Utter sense of futility – When “who cares” and “what difference does it make” are phrases that have captured my mind and heart, I either fall into the depression of nothingness or take rash action. Of course these phrases are also whispers from the enemy. They are signs that he has been on the prowl, seeking someone to devour (1 Peter 5:8). He’s trying to devour you. God cares and He has purposes for your life that reach into eternity.

Rebellion – When I’ve become tired of following my King and decide to go my own way and make my own decisions, all of my actions can be labeled reckless boldness. We can’t blame the enemy on this. This is sin. It is our own selfish pride. It is thinking we have a better plan than God. It requires repentance – a genuine sorrow for our attitudes and actions, a turning to God for forgiveness and a change in our behavior and thoughts.

Disappointment with God – When God doesn’t live up to our expectations (oh, Lord, it is difficult for me to even write this, but I know there are time when we feel like this – forgive us when You are so worthy of our worship even when we feel disappointed) – when God doesn’t live up to our expectations, our hearts can grow cold. Our minds build a case against Him and our attitudes turn to rebellion. Being disappointed with God doesn’t have an easy solution – it’s usually a combination of repentance for our own wrong attitudes with a heavy dose of experiencing God’s great love. It requires an understanding that God’s plan is greater than our earthly desires.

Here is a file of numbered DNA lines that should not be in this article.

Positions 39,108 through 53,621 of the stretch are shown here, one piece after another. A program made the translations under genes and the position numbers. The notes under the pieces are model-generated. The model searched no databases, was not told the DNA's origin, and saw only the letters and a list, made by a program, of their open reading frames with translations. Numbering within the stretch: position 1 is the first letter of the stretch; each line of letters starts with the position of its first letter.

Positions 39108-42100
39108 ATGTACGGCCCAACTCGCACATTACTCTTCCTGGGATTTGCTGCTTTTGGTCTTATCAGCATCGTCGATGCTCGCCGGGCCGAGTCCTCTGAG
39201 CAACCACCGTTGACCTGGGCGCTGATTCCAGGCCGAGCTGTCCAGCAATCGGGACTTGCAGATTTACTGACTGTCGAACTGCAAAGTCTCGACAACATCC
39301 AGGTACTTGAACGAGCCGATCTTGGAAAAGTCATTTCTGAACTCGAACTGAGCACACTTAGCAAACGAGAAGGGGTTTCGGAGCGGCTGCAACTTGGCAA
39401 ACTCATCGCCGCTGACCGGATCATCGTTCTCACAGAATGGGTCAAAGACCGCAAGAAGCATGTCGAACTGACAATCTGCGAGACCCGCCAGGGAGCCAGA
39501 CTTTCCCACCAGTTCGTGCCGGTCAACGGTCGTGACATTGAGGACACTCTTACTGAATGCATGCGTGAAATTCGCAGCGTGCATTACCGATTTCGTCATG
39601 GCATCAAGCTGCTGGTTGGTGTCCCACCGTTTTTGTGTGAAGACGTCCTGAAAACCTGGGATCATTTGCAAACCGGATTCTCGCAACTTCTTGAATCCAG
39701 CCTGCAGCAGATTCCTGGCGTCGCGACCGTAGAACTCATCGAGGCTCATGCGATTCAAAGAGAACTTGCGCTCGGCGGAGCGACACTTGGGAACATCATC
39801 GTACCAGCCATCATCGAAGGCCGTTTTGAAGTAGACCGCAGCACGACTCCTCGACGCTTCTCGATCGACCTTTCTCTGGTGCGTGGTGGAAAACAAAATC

The antidote to all of these conditions that lead to reckless boldness is faith. A faith-filled heart is the greatest weapon against these conditions. A faith-filled heart is the greatest weapon against reckless boldness. That faith comes from being with Jesus. We see it again and again in the New Testament.

The members of the council were amazed when they saw the boldness of Peter and John, for they could see that they were ordinary men with no special training in the Scriptures. They also recognized them as men who had been with Jesus.
Acts 4:13 (NLT)

Because the men had been with Jesus, they had a holy boldness that confounded the leaders. We can have that same holy boldness.

It is also because of our faith in Christ that we can come into God’s presence freely – and it is in God’s presence where we find the source of all the conditions that lead to holy boldness:

Because of Christ and our faith in him, we can now come boldly and confidently into God’s presence.
Ephesians 3:12 (NLT)

And so, dear brothers and sisters, we can boldly enter heaven’s Most Holy Place because of the blood of Jesus.